In a world that is so often tainted with a dystopian grey wash and looming threats to everyday life some musicians refract this ominous backdrop and coat our immediate surroundings (and beyond) in a completely different spectrum of colour. That’s what Brion Starr does with his debut album Global Identity; by twisting our already bizarre world into something sardonically beautiful. It also helps that Starr is practically the flamboyance of the ‘70s reincarnated both in style and music, in doing so he gives his listeners something familiar and recognisable but also completely distinct and even uncanny. This use of sound, mixing old and new, only but lends itself to Starr’s reflection of the postmodern world: showing just how warped what we call “home” can truly become in such rapidly changing social climates.
This idea of a global identity is one I am sure many will feel an affinity with, given the ever-increasing stretch of globalisation. Through music Starr makes this connection a possibility, using it as a platform to examine the pros and cons of being interconnected with the globe and the possible diaspora that can come with it.
However, while the album may carry some serious overtones they largely come in conative form rather being shoved in your face which allows for the tracks to pleasure you rather than bum you out. Playing around with a mixture of genres, Brion Starr embodies a no-wave attitude while also assimilating quintessential punk motifs which he brings into 21st century dolled up in a new sparkly, see-through jumpsuit. Following the release of Brion Starr’s debut album, Global Identity, Underground had the chance to chat to the man himself all about what inspired the tracks, why it was recorded in London and the importance of toothpaste…
Can you describe your style in three words?
Brion Starr: Wow, it’s great.
How do you feel now your first release has been freed into the world?
BS: I feel set free but there is so much more work to do.
What are your first memories of music, and wanting to be a musician?
BS: I heard some music through the wall, I had to go find it, when I did my body started moving, I wanted to know that secret language, I’ve never stopped since.
What was it that inspired you to write Global Identity?
BS: Shock mostly. I wanted to make an album which was an amalgam of the insane world we are living in right now via smashing all the things I found interesting and insane together, this world is run by the criminally insane, isn’t it such pity… they will never be held accountable for their actions. At least we can still make beautiful things.
Sound wise, you have quite an eclectic mix from classic punk motifs to more experimental techniques. Are there any musicians who have heavily influenced your sound?
BS: I wouldn’t feel comfortable pairing it down to only a few. The Dream House has been a foundational place for me sonically. Perhaps it would be better to take this opportunity to thank La Monte and the Mela Foundation for their work.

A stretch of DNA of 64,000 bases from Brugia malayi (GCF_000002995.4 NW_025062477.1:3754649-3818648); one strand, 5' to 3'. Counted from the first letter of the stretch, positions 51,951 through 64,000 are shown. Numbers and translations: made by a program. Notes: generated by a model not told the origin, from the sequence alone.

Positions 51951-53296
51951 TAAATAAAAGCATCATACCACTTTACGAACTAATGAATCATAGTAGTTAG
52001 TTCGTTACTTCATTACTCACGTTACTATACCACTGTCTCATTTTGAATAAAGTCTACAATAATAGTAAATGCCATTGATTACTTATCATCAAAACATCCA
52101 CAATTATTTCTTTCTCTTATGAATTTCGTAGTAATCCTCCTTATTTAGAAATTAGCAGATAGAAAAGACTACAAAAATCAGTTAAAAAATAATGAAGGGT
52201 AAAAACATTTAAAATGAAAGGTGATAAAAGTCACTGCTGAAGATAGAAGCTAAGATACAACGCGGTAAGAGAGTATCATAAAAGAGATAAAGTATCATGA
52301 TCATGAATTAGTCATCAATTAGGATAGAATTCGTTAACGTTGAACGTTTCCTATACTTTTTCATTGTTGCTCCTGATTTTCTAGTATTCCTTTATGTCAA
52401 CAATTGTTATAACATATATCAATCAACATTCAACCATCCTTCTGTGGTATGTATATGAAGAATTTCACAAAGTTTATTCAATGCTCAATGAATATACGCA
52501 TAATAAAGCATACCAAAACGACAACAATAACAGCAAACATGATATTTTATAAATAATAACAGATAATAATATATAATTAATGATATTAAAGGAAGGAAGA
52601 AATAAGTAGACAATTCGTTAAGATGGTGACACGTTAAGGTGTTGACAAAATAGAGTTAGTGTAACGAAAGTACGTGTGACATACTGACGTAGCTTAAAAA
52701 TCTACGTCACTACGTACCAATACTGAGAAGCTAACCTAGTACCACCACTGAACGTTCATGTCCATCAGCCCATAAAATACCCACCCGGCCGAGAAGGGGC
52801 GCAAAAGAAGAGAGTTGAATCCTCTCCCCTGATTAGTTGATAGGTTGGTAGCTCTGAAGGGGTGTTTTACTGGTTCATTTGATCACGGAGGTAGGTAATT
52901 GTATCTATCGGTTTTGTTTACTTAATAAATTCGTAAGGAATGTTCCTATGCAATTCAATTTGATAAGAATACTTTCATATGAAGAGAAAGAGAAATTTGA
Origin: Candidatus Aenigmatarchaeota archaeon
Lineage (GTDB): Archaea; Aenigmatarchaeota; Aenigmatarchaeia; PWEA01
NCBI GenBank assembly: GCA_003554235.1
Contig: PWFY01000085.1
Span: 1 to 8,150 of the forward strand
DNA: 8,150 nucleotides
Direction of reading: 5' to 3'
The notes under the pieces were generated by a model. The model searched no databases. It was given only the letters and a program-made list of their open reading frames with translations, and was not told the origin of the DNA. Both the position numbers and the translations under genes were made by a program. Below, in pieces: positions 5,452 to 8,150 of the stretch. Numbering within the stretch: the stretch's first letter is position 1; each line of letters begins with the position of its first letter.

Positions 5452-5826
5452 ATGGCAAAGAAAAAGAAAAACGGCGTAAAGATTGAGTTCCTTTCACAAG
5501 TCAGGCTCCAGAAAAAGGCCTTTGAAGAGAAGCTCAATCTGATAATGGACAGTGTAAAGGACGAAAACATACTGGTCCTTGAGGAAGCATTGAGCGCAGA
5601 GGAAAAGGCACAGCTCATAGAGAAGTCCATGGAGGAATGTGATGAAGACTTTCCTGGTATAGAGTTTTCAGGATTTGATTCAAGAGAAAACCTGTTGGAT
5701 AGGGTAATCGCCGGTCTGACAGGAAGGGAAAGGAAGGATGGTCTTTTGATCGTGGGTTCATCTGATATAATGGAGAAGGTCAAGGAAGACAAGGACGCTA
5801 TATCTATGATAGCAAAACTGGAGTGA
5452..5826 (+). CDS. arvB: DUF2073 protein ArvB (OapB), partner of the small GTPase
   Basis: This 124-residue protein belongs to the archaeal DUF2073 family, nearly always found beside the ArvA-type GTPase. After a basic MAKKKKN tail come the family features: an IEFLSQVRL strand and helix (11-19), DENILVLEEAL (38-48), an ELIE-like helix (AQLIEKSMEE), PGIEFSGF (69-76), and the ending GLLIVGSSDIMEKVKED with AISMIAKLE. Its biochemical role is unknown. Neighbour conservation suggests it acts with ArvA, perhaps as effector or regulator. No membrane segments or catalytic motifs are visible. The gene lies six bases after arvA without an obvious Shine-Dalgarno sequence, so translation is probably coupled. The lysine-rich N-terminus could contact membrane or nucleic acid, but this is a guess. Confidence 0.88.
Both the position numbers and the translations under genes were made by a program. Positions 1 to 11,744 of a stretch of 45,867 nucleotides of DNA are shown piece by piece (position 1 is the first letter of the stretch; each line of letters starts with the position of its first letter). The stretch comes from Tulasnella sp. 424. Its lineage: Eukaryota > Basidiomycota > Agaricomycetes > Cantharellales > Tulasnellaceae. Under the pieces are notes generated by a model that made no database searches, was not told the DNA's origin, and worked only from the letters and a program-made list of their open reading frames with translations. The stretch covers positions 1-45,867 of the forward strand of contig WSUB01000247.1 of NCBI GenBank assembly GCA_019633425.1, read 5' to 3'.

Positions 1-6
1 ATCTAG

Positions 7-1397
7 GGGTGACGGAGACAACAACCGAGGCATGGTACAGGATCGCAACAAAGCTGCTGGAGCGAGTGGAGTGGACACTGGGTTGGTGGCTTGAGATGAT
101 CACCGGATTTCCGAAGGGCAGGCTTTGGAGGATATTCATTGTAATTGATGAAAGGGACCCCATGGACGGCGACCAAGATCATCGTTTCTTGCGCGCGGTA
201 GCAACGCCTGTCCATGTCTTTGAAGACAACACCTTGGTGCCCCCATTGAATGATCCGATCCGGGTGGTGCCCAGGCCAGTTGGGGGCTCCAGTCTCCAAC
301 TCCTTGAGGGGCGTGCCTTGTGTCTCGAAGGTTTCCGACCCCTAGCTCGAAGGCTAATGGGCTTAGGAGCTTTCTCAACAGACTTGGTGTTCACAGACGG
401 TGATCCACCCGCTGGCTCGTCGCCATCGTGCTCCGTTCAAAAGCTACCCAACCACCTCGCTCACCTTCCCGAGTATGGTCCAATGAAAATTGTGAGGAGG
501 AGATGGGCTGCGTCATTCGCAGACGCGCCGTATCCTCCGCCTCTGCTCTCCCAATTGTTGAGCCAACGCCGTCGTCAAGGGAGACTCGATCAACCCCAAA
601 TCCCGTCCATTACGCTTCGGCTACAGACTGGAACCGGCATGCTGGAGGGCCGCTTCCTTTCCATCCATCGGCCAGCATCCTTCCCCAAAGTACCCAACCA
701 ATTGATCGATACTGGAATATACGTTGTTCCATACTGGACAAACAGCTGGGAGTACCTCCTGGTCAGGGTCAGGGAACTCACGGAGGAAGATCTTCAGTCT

So, you recorded the new album in London – where The Kinks have recorded before – what made you want to record some of the songs there?
BS: Yes, we recorded at KONK, home of The Kinks who were one of my first ever favourite bands, so it just made sense really…
Was there anything that made you want to pursue a solo career after being in a band?
BS: I do not really see much of a difference honestly. It is just that nobody wants to be the starr these days. No one with any substance at least. Someone had to stand up.
You have just performed in The Windmill, Brixton, how did you find it there?
BS: It is one of my favourite venues in the entire world. Tim is one of the most considered promotors I know, I don’t even feel right calling him a promotor, he is just a fan of music who happens to have a brilliant club.
When you perform live, do you take on any kind of stage persona or do you think it’s an opportunity to be your “authentic self”?
BS: There is only the authentic self, it just so happens that there are many authentic selves, we all have them, you could call them persona, the masks we wear every day, only few people choose to acknowledge them. I like to have fun with them! You can be whatever you want, whenever you want, however you want, you do not owe anyone a single thing.
What’s the craziest thing you’ve seen or had happen when you’ve been performing?
BS: Good one; a lot of time in NYC people pretend to care about what you are doing but don’t take the time to really listen. So, at one particularly dull NYC party which people were only at to look at each other because we were the hype new band… I took my belt off and started whipping them with it, I think it worked and it made me quite happy.
Is there anyone, anything or anywhere that you would like to shamelessly plug or give acknowledgement to?
BS: First and foremost, Taxi Gauche Records, Use Euthymol® to keep your teeth fresh and clean, Costa Rica is a nice place to relax.
Check Brion Starr out here:
Listen to his album for yourself here: